As droughts have caused congestion on either side of the Panama Canal, global supply lines are battling another slew of problems, according to Brian Alster, general manager, third-party risk and compliance, Dun & Bradstreet.
Due to the high volume of ships currently stuck in the canal, the cumulative estimated impact on the supply chain could potentially rise as high as 13,980 TEUs and more than $333.4 million for volume and value, respectively, according to Dun & Bradstreet findings.
The congestion is especially impactful for long-distance shippers that usually carry large cargo volumes through the Panama Canal. With routes still facing a severe decline in shipment volumes, expect significant delays and impacts, especially on micro and small businesses.
The Yellow Effect on the LTL Market
By: Martin Burnham, President, Hercules
When Yellow Corp., the third-largest U.S. LTL carrier, suddenly stopped operations, shippers were left scrambling to find capacity to cover stranded loads. Fortunately, because of the soft LTL market so far this year, there was plenty of available capacity, and carriers were able and willing to step in and transport those loads.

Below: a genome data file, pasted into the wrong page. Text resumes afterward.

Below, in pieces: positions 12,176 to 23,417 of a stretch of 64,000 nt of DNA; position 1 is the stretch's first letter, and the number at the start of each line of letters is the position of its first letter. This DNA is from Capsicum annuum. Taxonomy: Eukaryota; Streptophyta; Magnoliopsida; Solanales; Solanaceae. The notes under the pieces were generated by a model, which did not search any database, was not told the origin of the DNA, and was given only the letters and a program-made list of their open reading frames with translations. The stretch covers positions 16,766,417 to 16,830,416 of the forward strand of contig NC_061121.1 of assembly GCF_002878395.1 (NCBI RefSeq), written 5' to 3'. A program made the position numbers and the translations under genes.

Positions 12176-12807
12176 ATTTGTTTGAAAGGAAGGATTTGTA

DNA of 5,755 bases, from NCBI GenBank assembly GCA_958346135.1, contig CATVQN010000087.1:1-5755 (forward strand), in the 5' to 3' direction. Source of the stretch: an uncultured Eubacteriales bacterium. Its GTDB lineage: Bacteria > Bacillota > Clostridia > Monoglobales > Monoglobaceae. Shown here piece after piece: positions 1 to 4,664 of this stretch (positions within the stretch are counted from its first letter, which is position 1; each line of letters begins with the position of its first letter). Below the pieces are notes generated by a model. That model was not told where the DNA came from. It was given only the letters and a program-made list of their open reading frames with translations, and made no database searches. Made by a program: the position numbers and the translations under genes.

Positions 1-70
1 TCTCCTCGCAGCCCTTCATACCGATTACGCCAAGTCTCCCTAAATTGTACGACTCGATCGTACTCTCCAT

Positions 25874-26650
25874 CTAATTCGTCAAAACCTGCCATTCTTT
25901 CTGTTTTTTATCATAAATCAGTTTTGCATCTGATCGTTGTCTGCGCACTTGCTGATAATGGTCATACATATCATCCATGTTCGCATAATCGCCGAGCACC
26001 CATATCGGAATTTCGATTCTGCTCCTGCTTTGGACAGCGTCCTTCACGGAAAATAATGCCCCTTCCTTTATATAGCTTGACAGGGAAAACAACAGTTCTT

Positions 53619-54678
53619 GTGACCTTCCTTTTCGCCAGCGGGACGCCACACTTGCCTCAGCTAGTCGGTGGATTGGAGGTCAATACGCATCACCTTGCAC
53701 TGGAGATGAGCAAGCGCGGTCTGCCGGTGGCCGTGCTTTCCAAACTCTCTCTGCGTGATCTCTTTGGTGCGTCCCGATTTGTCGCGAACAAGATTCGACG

Some shippers had already shifted freight from Yellow to other carriers over the past year to supplement service or improve performance in certain lanes. So when the official closure happened there wasn’t a panic, as carriers had already been gradually incorporating that freight into their network.
While Yellow’s customers were generally able to find capacity to meet their immediate needs, the company’s absence will be felt across the industry, especially as we head into peak season. If the economy plays out favorably, freight volumes will increase and we’ll see some capacity constraints. This could put pressure on companies, similar to what we saw in 2022 when shippers were scrambling for truck space.
Despite lower freight volumes and economic uncertainty, LTL carriers are looking to add capacity and terminals to their networks to meet future demand. Consequently, trucking companies are working to purchase Yellow’s 12,000 trucks and 150 terminals as well as hire the 30,000 drivers suddenly looking for jobs. Not likely to be confined to a single carrier, those shifts will be spread across many LTL players. In fact, as much as 25% to 50% of Yellow’s freight could go to carriers outside the 10 largest LTL providers, according to Goldman Sachs.